Ben Langhinrichs

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Genii Weblog

The king is dead - long live the king

Thu 29 Jan 2015, 02:46 PM



by Ben Langhinrichs
Paul Withers made an interesting comment to me today on Twitter (see below). Below that, see a portion of a slide from one of these sessions, ID106. Finally, see my video, First Test of Midas in Notes browser plugin recorded, released the first day the browser plugin was available publicly. The interesting thing that these three together point out is that IBM acted as if it could simply kill the king and eliminate the monarchy, but instead just had to replace it with another king.
 
Among the great strengths (and terrible curses) of Lotus Notes (aka IBM Lotus Notes/Domino, aka IBM Notes/Domino) has always been its versatile rich text. Not simply in documents, but forms, views and everywhere else, rich text is the underpinning of Notes and Domino. In Tolkienian terms, it is the king under the mountain. (Note: only I would ever describe rich text as "royal" without adding "pain in the ass" after that. I know, I know, it is hardly king of the heap for anyone but me, but it still supports tens of thousands of applications at many large companies, and supporting it pays my kid to get through college. Enough said.)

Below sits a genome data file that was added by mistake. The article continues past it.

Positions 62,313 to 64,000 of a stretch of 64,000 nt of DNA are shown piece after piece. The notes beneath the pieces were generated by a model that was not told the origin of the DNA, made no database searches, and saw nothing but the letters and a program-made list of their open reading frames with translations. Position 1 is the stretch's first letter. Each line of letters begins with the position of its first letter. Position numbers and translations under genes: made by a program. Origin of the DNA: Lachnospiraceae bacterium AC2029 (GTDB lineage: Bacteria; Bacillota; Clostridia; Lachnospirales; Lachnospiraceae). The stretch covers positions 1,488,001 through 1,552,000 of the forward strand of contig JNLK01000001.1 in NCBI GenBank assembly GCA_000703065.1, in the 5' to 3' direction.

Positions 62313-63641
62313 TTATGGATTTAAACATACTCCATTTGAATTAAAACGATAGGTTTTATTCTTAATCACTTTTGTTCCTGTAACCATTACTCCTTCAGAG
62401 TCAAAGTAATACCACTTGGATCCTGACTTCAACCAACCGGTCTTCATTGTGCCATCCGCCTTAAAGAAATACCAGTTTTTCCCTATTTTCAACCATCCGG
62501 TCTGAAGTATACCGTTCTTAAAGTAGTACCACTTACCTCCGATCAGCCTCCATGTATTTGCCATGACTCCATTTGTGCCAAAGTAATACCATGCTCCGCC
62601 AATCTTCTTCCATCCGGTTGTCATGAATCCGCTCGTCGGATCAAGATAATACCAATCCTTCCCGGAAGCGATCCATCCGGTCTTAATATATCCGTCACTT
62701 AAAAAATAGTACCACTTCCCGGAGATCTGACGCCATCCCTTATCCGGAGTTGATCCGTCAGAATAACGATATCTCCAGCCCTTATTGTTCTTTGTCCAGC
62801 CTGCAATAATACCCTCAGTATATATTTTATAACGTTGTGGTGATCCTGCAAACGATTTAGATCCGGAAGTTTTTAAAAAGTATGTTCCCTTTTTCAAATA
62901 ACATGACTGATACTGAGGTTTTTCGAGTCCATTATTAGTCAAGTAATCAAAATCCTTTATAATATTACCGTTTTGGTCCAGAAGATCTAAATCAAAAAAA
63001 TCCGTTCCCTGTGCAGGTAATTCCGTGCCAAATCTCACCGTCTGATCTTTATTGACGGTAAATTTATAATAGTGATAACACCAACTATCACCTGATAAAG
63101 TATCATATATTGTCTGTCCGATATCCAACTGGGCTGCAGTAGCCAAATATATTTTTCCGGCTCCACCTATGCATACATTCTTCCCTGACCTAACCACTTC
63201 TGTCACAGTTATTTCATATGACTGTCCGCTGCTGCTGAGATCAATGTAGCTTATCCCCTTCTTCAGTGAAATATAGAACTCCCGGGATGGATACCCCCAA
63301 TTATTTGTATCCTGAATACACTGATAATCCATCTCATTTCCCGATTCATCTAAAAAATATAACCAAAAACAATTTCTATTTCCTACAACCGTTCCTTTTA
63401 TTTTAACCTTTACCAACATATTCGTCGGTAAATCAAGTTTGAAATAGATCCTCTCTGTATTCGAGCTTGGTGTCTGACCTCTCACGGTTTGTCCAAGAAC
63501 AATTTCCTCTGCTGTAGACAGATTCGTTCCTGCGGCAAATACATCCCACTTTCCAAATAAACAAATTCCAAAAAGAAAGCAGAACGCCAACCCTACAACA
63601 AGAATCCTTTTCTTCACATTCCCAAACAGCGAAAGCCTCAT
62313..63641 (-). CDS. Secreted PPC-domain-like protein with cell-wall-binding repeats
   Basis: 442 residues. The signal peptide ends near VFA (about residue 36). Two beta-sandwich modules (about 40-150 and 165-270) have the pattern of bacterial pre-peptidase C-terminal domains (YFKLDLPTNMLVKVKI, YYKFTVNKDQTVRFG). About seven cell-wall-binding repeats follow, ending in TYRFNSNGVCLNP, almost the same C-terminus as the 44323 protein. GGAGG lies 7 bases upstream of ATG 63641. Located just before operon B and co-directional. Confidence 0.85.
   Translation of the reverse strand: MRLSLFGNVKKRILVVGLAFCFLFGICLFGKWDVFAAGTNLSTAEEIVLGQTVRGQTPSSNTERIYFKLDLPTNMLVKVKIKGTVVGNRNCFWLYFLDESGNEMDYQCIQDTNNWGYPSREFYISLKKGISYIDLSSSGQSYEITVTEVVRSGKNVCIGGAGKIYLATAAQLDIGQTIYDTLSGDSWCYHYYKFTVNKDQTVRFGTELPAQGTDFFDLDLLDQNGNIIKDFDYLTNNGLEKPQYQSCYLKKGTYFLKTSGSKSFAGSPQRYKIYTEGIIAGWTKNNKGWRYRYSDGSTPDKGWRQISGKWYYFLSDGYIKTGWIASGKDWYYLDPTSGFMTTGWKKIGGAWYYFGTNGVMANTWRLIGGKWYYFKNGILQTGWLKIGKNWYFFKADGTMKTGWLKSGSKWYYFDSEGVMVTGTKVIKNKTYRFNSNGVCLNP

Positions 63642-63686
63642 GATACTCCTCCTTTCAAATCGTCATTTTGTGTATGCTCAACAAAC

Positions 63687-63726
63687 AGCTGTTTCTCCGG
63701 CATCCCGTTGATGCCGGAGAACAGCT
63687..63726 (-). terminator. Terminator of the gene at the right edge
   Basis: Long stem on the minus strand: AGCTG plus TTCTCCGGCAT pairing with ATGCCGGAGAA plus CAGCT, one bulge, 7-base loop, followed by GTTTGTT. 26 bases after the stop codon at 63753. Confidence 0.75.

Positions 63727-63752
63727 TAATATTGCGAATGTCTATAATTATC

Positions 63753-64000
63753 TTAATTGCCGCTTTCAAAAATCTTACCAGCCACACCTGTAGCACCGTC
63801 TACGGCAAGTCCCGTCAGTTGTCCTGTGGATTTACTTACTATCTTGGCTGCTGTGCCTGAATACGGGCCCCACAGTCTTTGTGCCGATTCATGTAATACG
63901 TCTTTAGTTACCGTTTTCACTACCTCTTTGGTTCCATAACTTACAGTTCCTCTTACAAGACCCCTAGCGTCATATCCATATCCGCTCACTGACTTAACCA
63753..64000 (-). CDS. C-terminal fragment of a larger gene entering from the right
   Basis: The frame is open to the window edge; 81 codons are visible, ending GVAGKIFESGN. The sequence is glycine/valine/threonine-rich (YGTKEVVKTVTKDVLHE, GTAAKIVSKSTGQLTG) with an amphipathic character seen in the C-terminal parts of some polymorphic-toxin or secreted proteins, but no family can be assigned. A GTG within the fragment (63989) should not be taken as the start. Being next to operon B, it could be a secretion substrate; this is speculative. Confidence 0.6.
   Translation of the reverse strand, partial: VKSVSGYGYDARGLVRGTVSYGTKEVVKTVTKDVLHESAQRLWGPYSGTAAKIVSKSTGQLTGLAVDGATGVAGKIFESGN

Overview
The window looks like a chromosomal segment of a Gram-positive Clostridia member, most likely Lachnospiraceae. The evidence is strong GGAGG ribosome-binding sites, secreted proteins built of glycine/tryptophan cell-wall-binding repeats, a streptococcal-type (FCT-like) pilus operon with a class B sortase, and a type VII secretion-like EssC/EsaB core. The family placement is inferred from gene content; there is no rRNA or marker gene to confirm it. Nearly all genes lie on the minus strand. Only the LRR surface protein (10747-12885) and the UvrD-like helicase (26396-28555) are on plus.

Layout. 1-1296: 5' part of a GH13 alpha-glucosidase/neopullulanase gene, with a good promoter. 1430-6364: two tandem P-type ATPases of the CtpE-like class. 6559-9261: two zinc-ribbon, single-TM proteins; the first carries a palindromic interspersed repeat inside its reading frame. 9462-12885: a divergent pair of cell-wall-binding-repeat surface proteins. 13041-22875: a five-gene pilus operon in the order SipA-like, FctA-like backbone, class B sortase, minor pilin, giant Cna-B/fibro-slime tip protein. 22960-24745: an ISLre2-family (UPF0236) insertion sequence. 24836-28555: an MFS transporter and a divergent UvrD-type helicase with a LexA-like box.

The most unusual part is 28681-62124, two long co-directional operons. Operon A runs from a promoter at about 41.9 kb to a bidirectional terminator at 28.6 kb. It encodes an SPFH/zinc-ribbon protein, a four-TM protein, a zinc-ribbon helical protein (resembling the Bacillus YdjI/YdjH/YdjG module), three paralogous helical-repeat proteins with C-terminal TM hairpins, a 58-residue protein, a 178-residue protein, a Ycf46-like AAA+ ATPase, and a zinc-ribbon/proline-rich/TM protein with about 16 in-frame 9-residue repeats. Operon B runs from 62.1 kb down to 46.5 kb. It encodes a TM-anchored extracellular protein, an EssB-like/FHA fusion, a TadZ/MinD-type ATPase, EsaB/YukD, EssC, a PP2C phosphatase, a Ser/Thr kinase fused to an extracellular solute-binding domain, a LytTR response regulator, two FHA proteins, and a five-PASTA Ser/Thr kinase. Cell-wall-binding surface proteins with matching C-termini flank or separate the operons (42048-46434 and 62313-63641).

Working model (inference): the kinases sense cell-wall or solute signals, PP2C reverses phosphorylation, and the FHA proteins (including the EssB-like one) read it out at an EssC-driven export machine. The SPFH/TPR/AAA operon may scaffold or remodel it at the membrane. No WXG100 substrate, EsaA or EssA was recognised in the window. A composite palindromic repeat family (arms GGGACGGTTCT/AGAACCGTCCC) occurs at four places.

So, while IBM is happily proclaiming the end of Notes, all they have really done is put out Notes 7 (without Eclipse) and bundled it into a browser window. Same functionality. Runs LotusScript the same way. Support Notes and Notes mail the same way. Even supports addins such as the Midas LSX... because it is the same thing under the covers. The king is dead - long live the king.
 
Someday, Notes will go away entirely. It may be another decade, but when IBM has sessions about the "browser plugin", they are still supporting the monarchy that they despise so righteously. And on the bright side, we get away from Eclipse when we run Notes the browser plugin, which has been a dreadfully heavy load to bear.
 
 


 
 


Copyright © 2015 Genii Software Ltd.

What has been said:


1106.1. Paul Withers
(29/01/2015 15:30)

Good points. It reminds me a lot of Internet Explorer. It had a proprietary way of doing things in a way no one else did. But it's been popular. Now they've realised the world is bigger than one platform - the desktop - so have moved more in line with standards. The Notes Client was king, but a lot of work is now done in browsers or mobile, for business and especially mail. But we're stuck with legacy. Equally I think it will be a very long time before developers can only support older web apps on Internet Explorer 11+. Unless businesses get a real kick from employees who demand modern.


1106.2. Ben Langhinrichs
(01/29/2015 05:31 PM)

I do think a lot of companies will "get the message" and move legacy apps to the web, but it remains to be seen whether they move to IBM's web or someone else's.


1106.3. Chris Miller
(01/31/2015 01:59 PM)

humorous that the eclipse version was built to strengthen the client and mail and the browser plugin does not have email